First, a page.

Hanlen, who also trains Embiid, says Embiid will quickly fly him out at a moment’s notice when he’s struggling. But Tatum has a tendency to suffer in silence. One time earlier this season when Tatum sputtered, Hanlen didn’t even wait for him to call. He hopped on a flight at halftime, and they got back into the lab.
Whenever Tatum needs motivation, he thinks about his mom, who got her bachelor’s, master’s and law degrees while juggling motherhood and jobs.
“She dropped me off at school every day,” Tatum says. “She picked me up every day. She took me to every practice. She came to every game, even if she would be sitting in the car, studying for the bar exam. She just did it all. She inspired me, because my mom, she always gave me confidence. She told me that she would always support me in whatever I wanted to do, but she was always tough on me. She never let me make excuses.”
BRANDY COLE STILL makes the hard-shell tacos that Jon Scheyer calls “high-level.” Tatum will arrive back in Boston at 2 a.m. from a road trip, and he’ll text his mom that he’s landed. He’ll stop at her house, and she’ll warm up tacos for him.
Cole lives in a Boston-area townhome next door to her son.
They share a driveway, and when Tatum is on the road, Cole and her husband will make Tatum’s bed and do his laundry. And it’s by no means strange that they’re so connected, not when Tatum was trudging along to college classes with his mom as a little boy, and watched her clean houses for people with money and suits, then saw Cole become one of those women with a briefcase and a power suit.
They’ve been through everything together. There was a joke they had when he was growing up, when he was so quiet, yet so focused, and the only one who believed in his greatness was his mother. She’d go into his room and put two fingers on his wrist, and he’d ask what she was doing.
“I’m just checking for a pulse,” she’d say, “making sure you’re still here.”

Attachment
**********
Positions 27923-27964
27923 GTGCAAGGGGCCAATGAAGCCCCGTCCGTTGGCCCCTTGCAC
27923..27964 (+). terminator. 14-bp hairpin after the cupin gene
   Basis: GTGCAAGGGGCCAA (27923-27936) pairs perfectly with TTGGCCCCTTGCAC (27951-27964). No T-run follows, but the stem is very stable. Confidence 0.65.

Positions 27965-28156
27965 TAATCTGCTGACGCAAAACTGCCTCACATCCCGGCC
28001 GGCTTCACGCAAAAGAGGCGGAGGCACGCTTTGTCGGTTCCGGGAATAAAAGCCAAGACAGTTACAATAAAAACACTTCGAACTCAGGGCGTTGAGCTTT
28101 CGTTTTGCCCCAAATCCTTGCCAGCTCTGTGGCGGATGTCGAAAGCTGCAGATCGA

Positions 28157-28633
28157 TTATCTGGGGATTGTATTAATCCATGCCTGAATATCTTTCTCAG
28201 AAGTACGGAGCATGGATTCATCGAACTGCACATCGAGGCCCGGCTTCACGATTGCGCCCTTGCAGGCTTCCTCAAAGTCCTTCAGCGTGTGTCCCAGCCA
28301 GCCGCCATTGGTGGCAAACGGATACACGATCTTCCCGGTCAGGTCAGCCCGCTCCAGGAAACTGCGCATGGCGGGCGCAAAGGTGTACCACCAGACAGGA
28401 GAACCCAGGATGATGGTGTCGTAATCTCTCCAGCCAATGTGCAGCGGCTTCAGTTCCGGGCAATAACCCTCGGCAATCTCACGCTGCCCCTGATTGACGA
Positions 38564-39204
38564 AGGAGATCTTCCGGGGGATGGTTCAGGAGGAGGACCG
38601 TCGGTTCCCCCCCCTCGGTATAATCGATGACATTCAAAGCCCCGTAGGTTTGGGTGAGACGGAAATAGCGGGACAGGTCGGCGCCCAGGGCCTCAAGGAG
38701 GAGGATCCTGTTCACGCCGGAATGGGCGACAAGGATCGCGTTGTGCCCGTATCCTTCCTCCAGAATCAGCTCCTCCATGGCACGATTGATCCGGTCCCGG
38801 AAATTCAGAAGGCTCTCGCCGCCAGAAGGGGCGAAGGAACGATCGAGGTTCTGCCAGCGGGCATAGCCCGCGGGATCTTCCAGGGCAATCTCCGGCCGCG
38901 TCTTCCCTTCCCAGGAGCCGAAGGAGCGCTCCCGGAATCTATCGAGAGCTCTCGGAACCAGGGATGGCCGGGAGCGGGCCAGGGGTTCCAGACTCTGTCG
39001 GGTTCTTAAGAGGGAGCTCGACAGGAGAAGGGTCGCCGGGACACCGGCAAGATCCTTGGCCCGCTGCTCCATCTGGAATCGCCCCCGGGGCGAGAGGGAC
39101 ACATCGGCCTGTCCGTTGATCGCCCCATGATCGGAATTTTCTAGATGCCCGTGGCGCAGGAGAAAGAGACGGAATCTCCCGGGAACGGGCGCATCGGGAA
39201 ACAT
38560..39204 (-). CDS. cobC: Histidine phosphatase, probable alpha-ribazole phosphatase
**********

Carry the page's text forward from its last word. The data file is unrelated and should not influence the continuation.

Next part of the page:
She’d teach him to be a person who would say thank you, even if it was a personal chef making his meals, or someone moderately shocked that an NBA star could show such appreciation. She believed that she and her son could talk about everything.
Then one time when she visited him during his one year at Duke, she noticed something was off. She wondered whether it was the transition of a young man finally out on his own. She wanted to give him space, but it was hard for her. She’d cried and cried when she dropped him off at college, when she knew he’d be going to the NBA soon after and was never really coming home to St. Louis.
But on this trip to Durham, there was a disconnect. He dropped her off at the hotel that night, and she gave him a hug. “Listen,” she told him, whatever it is, I got your back.”
At 3 a.m., he called her. He told her he was going to be a father. For a moment, she was quiet, and felt what her mother felt all those years ago. She reassured him. Most teenage parents deal with financial issues, she told him, but soon, he probably wouldn’t have that problem. She told him there was nothing he couldn’t get through, and that she’d be there to help.
Jayson Tatum Jr. was born Dec. 6, 2017. Tatum’s rookie season. He says 2017 was the biggest year of his life. He calls his son Deuce, and Tatum and Deuce’s mother, Toriah Lachell, co-parent. Senior and Junior spend much of their time at Cole’s house because Tatum says she’s the one who has all the toys and the food.
Cole will watch her son play, holding Deuce in her lap, and it’s hard not to think of the symmetry of it all, but Cole really doesn’t.
“I come from a long line of strong women who just didn’t make excuses,” she says. “It didn’t seem like a huge accomplishment or anything. It’s just what we do.”